Friday, October 23, 2020
CHICAGO — Decked out in a “‘Rona Destroyer” costume, Mayor Lori Lightfoot announced that city kids will be able to dress up and trick or treat this Halloween — as long as parents follow some rules to keep everyone safe during the pandemic.
Lightfoot, wearing a superhero mask and armed with Clorox bleach wipes, joined Dr. Allison Arwady, commissioner of the city’s Department of Public Health, in laying out Halloween guidelines and announcing a week of activities.
While state officials advised minimal Halloween celebrations, Lightfoot acknowledged that parents plan to take their kids out — and wanted to ensure there were safe ways to do so.
Here are the rules:
- Everyone, including people giving out candy, must wear a face covering.
- If you do plan to give candy to kids, leave a light on or put a sign up in your window indicating that your home is participating in safe trick-or-treating.
- Maintain social distancing and have hand sanitizer available.
- Keep it moving — don’t congregate in front of one stoop or on the sidewalk.
- Make sure kids only eat candy after washing their hands when they get home.
- No haunted houses, which Arwady described as “truly spooky” due to their potential germ-spreading.
- Keep your trick-or-treating crew small, specifically six people or fewer. Sticking to members of your household or quarantine “bubble” is recommended.
- No house parties. “We are more worried about adults indoors than children outdoors trick or treating,” Arwady said.
Arwady also highlighted some inventive ways families are already planning to give out candy. One family set up a PVC pipe which allows the resident to drop candy down the tube while maintaining distance from the child collecting the goods.
“We’re gonna be out, having fun, but keep as safe as we can,” Arwady said.
Aside from trick-or-treating on October 31, the city will also host a series of events and giveaways for an entire week leading up to the holiday, which they’re dubbing “Halloweek.”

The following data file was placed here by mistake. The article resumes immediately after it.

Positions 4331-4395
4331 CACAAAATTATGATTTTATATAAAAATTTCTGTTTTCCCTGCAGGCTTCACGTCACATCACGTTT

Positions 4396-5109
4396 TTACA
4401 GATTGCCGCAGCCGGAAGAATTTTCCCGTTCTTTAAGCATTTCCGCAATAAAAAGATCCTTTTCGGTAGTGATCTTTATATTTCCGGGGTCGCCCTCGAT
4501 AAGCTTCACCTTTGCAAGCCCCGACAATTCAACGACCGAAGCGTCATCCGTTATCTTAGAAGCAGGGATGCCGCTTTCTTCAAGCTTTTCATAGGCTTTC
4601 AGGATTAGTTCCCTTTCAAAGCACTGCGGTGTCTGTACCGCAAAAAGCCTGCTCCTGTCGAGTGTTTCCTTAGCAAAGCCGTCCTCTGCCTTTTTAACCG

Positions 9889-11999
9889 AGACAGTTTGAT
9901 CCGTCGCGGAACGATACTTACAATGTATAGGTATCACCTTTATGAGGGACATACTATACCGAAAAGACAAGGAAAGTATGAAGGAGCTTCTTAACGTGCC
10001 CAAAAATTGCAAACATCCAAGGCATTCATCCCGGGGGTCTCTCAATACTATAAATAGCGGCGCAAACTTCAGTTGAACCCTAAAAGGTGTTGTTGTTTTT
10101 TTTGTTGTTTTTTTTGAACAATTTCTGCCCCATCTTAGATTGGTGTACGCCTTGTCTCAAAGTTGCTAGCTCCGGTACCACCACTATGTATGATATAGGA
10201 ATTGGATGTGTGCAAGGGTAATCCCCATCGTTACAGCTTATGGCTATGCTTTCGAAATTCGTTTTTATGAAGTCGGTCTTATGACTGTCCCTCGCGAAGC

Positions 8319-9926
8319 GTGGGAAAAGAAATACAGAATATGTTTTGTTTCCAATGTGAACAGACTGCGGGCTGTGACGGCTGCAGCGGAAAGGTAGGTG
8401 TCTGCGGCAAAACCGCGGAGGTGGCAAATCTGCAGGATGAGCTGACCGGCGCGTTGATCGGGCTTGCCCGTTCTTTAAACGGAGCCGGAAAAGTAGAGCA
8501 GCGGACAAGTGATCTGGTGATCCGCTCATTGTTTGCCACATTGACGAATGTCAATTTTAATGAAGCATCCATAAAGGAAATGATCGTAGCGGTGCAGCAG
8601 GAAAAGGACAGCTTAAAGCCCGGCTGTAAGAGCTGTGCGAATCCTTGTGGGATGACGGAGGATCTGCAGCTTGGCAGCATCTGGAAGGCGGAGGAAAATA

The Blommer Chocolate Company has offered to donate 10,000 bags of candy to kids, Lightfoot said. The city is asking other businesses with COVID-friendly Halloween plans to let them know here and and the city’s website will feature a searchable list of all Halloweek programming starting Oct. 18.
Arwady said the city is able to have these safe celebrations due to declining coronavirus numbers.
“We’ve made some good progress in slowing the spread of COVID-19 in recent weeks but don’t want to see that reversed, especially with cold weather coming and people spending more time indoors,” Arwady said.
As of Thursday, Chicago and the region that includes the University of Illinois in Urbana-Champaign are the only regions in the state with a case positivity rate under 5 percent. Chicago’s rate was 4.3 percent as of Thursday, down from 4.6 percent.
The city also reached a testing milestone, with more than 1.1 million COVID tests conducted to date, Arwady said.
Do you have a creative trick or treat set-up you want to share? Email firstname.lastname@example.org!
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Tuesday, October 6, 2020
Here are some things going on this
Month Of October
Infant room are doing colors this month
October 5th - 9th Letter E is for Elephant, Egg, Elastic, Eagle
October 12th- Daycare closed for Indigenous day/ Columbus Day
October 13th to 16th- Letter F is for Fox, Fish, Fork, Fingers
Halloween time: Dress your kids for our Halloween parade around the neighborhood and hunting for treats.
Friday, September 18, 2020
NATIONAL DANCE DAY
Break out into a twirl or two-step on National Dance Day on the third Saturday in September. The day focuses on raising awareness about dance. It also encourages Americans to embrace dance as a fun and positive way to maintain good health and combat obesity.